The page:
Between hope and despair

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Between hope and despair


Dark clouds loom over the Korean economy’s path for the next year. Forecasts of the gross domestic product gross rate presented by research institutes at home and abroad were reduced to 2.1 to 2.5 percent. It means that a more difficult hardship than this year is ahead of us. In fact, the actual growth rates were lower than the forecasts over the past year, and the next year’s growth may fall to the 1-percent level.

When the economy faces hardships, the working class are the first to suffer. This is why the government and the ruling and opposition parties must treat the economy as the top priority amid the ongoing political chaos.

It is extremely unfortunate for our economy that the Park Geun-hye administration wasted the golden time during the last four years. The administration’s plan for four major restructurings and its “Creative Economy” initiative to create an ecosystem for venture capital and entrepreneurship were flawless. But as we can see from Choi Soon-sil’s abuse of power and the influence-peddling scandal, the Park administration had no ability or will to carry out the plans.
And the consequence of wasting precious time will be brutal. The Korean economy, despite its perennial weakness, will face a cold winter without proper protection.

Consumption in the private sector will particularly shrink next year to freeze the economy. The housing market, which has sustained domestic consumption, will largely shrink, and this will be the main factor. Jobs at construction sites will disappear and real-estate brokerage, moving and home-repair industries will fall as property transactions drop. The new anticorruption law, known as the Kim Young-ran Act, will affect domestic consumption negatively, making the lives of small-business operators such as restaurants and retail shops more difficult.

Another important point to keep in mind is that the aging working population, between 15 to 64 years old, will shrink next year. As we confirmed by the precedence of Japan, older high-income earners will retire and reduce their consumption. This is the so-called consumption cliff. They will reduce their spending, even if they have large savings, because they are worried about their post-retirement lives. The vacancies should be filled by youngsters, but the reality is different. More companies actually prefer the natural reduction of the workforce, rather than hiring new employees.

We need a drastic measure to save our economy’s livelihood. The government must spend its budget to secure the social safety network. The low-income class, who will suddenly lose jobs or businesses, must be supported directly by the government. The people who have no way to repay their debts should be given extensions on their loans and offered job training to find new employment.

The Bank of Korea must delay the rate increase in order to prevent the household debt bomb, worth more than 1,300 trillion won ($1.08 trillion), from exploding. The government must flexibly implement the anticorruption law to heighten the ceiling limits of the entertainment treatments and gifts. The business and labor communities must work together. The companies must refrain from reducing the workforce, while laborers must support job-sharing programs by making some concessions on wage hikes.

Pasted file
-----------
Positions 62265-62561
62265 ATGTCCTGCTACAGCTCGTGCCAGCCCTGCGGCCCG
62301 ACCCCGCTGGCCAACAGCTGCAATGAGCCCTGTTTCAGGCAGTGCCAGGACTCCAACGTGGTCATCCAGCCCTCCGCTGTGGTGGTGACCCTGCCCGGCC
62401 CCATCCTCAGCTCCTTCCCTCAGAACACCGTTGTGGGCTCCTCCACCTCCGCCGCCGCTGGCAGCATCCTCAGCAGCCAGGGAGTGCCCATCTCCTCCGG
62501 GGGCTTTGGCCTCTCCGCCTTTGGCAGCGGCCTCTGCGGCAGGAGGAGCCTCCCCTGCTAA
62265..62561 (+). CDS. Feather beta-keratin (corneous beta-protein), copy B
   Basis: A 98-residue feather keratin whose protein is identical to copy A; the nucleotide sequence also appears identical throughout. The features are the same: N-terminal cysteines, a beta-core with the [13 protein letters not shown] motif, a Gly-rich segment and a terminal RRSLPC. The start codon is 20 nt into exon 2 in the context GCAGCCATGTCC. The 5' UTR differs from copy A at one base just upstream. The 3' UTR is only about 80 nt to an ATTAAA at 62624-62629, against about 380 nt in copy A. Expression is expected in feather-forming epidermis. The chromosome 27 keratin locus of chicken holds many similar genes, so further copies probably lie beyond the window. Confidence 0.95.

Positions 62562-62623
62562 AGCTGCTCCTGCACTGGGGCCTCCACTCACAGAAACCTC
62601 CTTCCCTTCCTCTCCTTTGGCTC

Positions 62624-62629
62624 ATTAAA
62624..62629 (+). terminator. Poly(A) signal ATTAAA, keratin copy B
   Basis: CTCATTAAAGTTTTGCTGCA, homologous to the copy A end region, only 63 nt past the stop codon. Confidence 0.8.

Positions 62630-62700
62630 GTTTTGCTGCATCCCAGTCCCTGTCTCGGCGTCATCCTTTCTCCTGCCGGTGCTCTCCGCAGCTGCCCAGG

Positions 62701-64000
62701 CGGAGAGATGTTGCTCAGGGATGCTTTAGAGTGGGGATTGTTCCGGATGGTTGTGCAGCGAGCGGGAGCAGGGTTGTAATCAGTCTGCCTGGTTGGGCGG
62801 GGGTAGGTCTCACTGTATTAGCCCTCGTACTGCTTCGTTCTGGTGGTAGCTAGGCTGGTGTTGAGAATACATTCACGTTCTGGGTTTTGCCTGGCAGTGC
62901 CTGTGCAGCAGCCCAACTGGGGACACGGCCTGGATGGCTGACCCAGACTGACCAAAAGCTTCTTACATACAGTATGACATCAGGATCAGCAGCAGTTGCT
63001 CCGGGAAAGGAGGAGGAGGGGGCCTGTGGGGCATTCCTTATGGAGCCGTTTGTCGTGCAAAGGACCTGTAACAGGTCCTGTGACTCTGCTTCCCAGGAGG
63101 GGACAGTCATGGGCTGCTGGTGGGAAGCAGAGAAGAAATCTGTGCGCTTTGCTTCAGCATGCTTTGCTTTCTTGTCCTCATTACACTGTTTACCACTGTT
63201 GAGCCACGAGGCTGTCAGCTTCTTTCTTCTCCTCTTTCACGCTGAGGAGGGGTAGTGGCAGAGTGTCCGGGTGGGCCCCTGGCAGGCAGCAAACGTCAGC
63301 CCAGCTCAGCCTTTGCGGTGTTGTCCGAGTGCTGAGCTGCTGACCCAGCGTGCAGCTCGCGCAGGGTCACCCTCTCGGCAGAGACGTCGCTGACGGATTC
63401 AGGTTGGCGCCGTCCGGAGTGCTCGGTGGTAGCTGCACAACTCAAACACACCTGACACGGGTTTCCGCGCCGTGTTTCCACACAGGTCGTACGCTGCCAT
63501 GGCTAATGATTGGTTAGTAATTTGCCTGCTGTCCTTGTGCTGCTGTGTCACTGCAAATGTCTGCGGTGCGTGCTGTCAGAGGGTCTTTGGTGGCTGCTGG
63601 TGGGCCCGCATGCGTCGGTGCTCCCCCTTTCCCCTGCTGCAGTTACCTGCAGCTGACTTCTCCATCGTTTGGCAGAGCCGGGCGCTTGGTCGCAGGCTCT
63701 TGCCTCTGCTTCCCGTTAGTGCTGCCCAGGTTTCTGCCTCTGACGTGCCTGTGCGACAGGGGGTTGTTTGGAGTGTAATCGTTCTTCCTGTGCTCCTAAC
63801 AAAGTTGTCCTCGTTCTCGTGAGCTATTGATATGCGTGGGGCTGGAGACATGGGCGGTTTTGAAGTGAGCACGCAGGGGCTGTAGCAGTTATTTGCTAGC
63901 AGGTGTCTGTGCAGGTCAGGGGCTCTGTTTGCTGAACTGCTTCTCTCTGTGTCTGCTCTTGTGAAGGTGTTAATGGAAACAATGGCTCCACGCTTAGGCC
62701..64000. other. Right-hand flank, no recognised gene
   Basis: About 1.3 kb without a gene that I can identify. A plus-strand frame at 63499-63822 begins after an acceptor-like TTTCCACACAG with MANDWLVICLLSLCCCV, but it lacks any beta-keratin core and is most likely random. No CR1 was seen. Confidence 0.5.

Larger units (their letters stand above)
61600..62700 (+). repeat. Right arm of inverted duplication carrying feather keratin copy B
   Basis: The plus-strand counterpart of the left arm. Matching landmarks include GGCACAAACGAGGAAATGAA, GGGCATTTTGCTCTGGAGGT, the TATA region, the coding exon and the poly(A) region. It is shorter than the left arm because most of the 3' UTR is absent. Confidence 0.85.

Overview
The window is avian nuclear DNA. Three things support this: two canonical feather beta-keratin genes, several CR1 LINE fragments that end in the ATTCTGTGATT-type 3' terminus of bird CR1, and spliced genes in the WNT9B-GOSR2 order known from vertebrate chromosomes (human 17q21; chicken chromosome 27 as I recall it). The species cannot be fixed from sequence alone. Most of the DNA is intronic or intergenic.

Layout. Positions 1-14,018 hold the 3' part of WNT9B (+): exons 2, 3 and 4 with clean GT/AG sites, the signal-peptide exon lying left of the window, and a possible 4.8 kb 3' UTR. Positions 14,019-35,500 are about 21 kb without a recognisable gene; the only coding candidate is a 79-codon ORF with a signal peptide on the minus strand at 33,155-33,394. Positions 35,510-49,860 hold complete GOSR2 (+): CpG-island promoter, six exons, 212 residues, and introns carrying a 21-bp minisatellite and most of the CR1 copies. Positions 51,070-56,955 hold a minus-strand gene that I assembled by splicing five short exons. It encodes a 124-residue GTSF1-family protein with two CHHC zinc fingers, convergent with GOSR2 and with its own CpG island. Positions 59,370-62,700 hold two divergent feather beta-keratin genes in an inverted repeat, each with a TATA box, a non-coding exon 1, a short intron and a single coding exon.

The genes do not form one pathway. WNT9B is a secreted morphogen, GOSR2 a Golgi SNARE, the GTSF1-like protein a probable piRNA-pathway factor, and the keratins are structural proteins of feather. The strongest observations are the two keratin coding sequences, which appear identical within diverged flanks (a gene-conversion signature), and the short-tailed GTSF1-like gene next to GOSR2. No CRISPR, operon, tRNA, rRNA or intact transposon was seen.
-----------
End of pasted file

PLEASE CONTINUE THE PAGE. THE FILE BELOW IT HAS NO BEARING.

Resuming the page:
After we struggle through the first half of the next year, a new administration will launch around the summer. The new administration must fundamentally overhaul the national system and accomplish a grand compromise among the labor, business and government through the people’s energy shown at the street demonstrations over the past months. If those missions succeed, the Korean government will take a leap, using the Park administration’s catastrophe as an opportunity.

We witnessed hope for our country at the street demonstrations this year. We witnessed the earnest desire to end the vicious cycle of corruption and cheating and to build a new fair and transparent society. We also regained our confidence that when we are united, we can bring about a change. We confirmed that the social capital of mutual trust and cooperation is far larger than our expectations. If politicians turned away from this national energy, they will face a strong repercussion. And the conglomerates and established labor unions will also face severe consequences if they fail to recognize the people’s desires.

When an economic system of tolerance, where growth and welfare are harmonized and opportunities are offered fairly, the economy will grow again and more jobs will be created. The strong passion of the democratization in 1987 led to a great leap forward for our economy. Students who participated in street demonstrations have worked hard to enter the global market. But the obsolete politics and worsened wealth gap exposed the limits of the 1987 system. The Korean people, particularly the youngsters, now strongly desire a new system to overcome it.

JoongAng Ilbo, Dec. 22, Page 28

*The author is the manager of newspaper production and the Economic Research Institute of the JoongAng Ilbo.

Kim Kwang-ki
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